Marketers have been known to needlessly reinvent the wheel to ensure we’re at the bleeding edge of the growth hacking movement. Why? Perhaps because our virtual vacations are just not relaxing enough, and our storytellers did not provide the needed entertainment.
The English language is constantly evolving. In fact, according to Science magazine, “Some linguists think of language as a living thing: It grows and changes, and every time a child learns it, the language reproduces itself.”
Similar to biologic evolution, some English language adaptations survive from generation to generation while others come to a quick end. Buzzwords are often hasty to come and go, but the cycle is not always fast enough.
For our collective and successful launch into 2018, we’ve researched buzzwords the industry appears to dislike. This post includes four buzzwords others have flagged for retirement. We have also nominated a fifth word we believe should be removed from business communications. Even if we cannot eliminate these words from our marketing vocabulary, we propose a drastic reduction in their use will result in more concise and effective conversations. And isn’t that really the purpose for all this jargon?
#1 Buzzword to Retire in 2018: Storyteller
This year, Ad Age suggests marketers stop calling themselves “storytellers.” Though copywriters can be authors, the roles they play are very different. As Ad Age explains, “No matter how ‘authentic’ and ‘snackable’ your content, no matter how many Insta followers your influencers have, and no matter how robust your ‘learnings,’ it’s not a story. It’s an ad.”
#2 Buzzword to Retire in 2018: Growth Hacking
People seem to be hacking all things all of the time, but “growth hacking” might be the worst of the words that are working to break the rules in the name of success. “Growth hacking,” one of Inc. magazine’s 25 worst buzzwords of 2017, seems to imply a strategy that is smarter, better, cooler and newer than all others. But the buzzword provides no insight into what the strategy may be. Indeed, “growth hacking” seems to mean only, “come up with something that helps us beat the competition.” And there’s nothing new or insightful about that.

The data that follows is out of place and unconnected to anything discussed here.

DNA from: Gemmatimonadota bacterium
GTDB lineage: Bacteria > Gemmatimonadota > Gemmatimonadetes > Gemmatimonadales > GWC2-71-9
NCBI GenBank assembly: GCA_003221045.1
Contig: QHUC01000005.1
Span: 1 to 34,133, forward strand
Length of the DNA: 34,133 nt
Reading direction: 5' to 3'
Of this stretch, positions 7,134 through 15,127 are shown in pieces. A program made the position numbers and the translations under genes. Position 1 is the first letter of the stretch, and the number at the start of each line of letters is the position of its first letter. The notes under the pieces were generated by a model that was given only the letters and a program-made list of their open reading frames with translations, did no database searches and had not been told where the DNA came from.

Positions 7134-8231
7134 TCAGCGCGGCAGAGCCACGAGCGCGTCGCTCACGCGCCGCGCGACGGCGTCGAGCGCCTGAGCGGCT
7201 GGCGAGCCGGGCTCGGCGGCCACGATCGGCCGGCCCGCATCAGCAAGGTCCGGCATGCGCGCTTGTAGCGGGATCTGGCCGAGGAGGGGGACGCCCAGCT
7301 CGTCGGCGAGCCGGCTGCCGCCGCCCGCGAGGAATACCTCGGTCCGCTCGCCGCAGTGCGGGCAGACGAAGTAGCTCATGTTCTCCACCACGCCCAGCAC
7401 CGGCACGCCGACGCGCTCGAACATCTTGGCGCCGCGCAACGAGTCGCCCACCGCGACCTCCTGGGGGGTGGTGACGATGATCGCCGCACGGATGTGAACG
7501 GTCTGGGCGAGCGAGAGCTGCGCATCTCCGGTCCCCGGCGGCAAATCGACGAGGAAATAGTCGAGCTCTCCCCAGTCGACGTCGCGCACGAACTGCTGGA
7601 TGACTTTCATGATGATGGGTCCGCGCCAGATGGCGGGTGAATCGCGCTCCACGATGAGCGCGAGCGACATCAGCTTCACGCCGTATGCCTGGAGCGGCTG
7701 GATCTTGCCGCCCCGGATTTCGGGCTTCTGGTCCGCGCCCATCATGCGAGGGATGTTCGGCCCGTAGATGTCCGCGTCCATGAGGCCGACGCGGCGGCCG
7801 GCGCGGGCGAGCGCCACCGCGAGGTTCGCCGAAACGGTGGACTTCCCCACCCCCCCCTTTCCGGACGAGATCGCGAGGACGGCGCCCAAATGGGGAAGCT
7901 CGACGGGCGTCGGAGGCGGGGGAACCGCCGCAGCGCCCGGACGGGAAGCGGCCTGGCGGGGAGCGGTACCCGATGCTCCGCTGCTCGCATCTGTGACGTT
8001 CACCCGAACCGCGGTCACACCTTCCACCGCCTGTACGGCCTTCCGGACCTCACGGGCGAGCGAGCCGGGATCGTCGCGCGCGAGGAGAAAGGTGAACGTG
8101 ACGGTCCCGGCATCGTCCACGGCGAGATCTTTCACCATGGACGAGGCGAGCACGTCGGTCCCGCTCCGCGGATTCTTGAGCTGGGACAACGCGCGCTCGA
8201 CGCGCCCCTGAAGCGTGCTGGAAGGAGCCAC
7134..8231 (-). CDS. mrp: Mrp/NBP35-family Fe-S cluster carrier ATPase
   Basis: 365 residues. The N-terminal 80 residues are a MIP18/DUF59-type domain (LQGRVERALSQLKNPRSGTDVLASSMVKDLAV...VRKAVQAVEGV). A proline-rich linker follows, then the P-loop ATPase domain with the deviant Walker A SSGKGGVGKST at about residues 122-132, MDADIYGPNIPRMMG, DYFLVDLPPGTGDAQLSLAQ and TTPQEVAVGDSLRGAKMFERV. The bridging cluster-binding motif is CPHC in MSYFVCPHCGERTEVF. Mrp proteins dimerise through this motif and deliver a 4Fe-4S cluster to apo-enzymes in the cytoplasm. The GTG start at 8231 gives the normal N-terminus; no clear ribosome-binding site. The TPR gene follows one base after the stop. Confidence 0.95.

#3 Buzzword to Retire in 2018: Virtual Vacation
According to DMNews, a “virtual vacation” is needed “when you have been spending so much time in virtual reality that you need to take a break.” But here’s the thing. A virtual vacation isn’t a real vacation. It’s a separation from cyber space. And with only 23% of U.S. employees using all their vacation days, virtual vacations are also lame. Let’s sacrifice “virtual vacations” and start taking real vacations. I promise it will be good for everyone.
#4 Buzzword to Retire in 2018: Bleeding Edge
Forbes magazine hypothesized that the term “bleeding edge” was authored when “someone decided that his product or service was so cutting edge that a new term needed to be created.” Meanwhile, the definition of “cutting edge” is “the most advanced or innovative position.”
So if “cutting edge” is the most advanced and “bleeding edge” is even more advanced, perhaps it is yet to be invented?
#5 Buzzword to Retire in 2018: Reinvent the Wheel
We are nominating “reinvent the wheel” as a buzzphrase marketers should stop using in 2018. Most commonly, we suggest people should not reinvent the wheel. However, many (most?) great inventions come from people who sought better ways to “build a better mousetrap.” (See what we did there?)
There’s nothing inherently wrong with buzzwords. One could argue they are a necessary evil in the business world. But not all buzzwords were created equally. Some buzzwords are exactly what you need to communicate your message. Others don’t mean much of anything and their use navigates your audience away from your point. So choose your buzzwords wisely.
Do you have a buzzword you’d like retired? Email firstname.lastname@example.org to let us know.
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